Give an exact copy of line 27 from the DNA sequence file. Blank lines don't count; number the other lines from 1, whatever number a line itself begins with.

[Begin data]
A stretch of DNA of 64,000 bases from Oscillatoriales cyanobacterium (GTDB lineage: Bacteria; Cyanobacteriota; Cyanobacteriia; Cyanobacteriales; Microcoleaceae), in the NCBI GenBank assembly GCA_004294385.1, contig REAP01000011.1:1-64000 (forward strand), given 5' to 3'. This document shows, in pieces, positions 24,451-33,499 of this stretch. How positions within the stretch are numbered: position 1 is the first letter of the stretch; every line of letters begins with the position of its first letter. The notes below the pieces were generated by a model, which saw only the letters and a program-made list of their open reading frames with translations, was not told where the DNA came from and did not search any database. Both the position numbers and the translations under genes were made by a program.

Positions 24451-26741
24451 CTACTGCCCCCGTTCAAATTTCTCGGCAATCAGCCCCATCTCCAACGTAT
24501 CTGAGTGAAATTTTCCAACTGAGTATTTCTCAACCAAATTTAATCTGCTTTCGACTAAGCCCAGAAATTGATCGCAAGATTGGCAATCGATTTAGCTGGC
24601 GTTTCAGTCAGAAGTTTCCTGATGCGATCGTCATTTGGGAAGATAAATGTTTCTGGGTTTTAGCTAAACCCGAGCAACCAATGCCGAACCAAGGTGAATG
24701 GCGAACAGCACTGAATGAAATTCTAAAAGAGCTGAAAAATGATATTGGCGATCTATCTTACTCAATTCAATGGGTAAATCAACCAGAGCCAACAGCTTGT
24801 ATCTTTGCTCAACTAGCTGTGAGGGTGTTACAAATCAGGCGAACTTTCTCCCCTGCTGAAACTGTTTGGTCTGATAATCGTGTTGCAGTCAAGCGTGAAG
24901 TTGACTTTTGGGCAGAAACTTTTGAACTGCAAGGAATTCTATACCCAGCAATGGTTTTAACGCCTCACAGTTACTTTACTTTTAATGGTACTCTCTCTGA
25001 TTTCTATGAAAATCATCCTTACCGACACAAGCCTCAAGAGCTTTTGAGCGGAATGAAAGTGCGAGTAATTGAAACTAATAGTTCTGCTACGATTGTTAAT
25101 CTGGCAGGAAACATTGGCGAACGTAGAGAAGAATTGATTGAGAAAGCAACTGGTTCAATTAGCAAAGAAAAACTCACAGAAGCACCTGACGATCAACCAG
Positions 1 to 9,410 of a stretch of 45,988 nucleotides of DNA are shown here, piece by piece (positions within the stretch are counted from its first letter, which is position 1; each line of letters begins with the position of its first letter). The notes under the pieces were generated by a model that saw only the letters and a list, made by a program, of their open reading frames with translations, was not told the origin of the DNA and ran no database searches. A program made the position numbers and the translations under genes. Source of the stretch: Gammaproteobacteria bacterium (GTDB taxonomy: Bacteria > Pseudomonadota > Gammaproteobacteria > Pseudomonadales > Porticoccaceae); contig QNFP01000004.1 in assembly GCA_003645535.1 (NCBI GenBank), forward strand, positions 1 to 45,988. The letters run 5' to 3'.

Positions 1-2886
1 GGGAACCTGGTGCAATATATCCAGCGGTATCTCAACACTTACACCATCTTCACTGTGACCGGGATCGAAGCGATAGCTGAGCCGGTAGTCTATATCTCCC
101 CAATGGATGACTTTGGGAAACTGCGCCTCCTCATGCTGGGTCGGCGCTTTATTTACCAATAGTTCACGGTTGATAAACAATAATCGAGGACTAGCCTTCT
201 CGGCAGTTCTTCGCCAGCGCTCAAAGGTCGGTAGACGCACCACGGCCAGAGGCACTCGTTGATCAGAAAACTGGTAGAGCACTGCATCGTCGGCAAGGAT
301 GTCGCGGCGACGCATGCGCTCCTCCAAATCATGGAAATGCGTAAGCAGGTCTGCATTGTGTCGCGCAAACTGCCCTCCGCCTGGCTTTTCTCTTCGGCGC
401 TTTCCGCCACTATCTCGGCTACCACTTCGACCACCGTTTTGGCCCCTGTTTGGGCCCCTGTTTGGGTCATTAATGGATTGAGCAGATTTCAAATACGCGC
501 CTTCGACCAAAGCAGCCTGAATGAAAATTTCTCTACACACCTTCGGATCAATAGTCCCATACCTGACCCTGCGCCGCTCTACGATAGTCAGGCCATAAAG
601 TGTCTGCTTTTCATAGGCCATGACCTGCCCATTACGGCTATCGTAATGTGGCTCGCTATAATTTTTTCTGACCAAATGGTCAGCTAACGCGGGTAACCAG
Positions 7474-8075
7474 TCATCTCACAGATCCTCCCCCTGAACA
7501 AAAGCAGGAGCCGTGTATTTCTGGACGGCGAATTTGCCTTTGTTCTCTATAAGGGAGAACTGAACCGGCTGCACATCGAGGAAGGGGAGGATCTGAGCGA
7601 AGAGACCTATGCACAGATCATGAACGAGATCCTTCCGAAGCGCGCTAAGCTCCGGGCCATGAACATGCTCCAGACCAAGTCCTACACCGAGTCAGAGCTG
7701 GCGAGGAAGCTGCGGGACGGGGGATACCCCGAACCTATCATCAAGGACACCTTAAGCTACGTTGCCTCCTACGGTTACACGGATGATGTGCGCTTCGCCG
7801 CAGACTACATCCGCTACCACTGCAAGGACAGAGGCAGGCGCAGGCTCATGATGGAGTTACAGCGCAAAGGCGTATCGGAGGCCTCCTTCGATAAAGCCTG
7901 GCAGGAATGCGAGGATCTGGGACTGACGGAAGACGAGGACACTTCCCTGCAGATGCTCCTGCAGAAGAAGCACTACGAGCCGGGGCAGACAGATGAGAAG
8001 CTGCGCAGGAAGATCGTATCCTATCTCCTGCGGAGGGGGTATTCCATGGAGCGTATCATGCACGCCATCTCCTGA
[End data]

8001 CTGCGCAGGAAGATCGTATCCTATCTCCTGCGGAGGGGGTATTCCATGGAGCGTATCATGCACGCCATCTCCTGA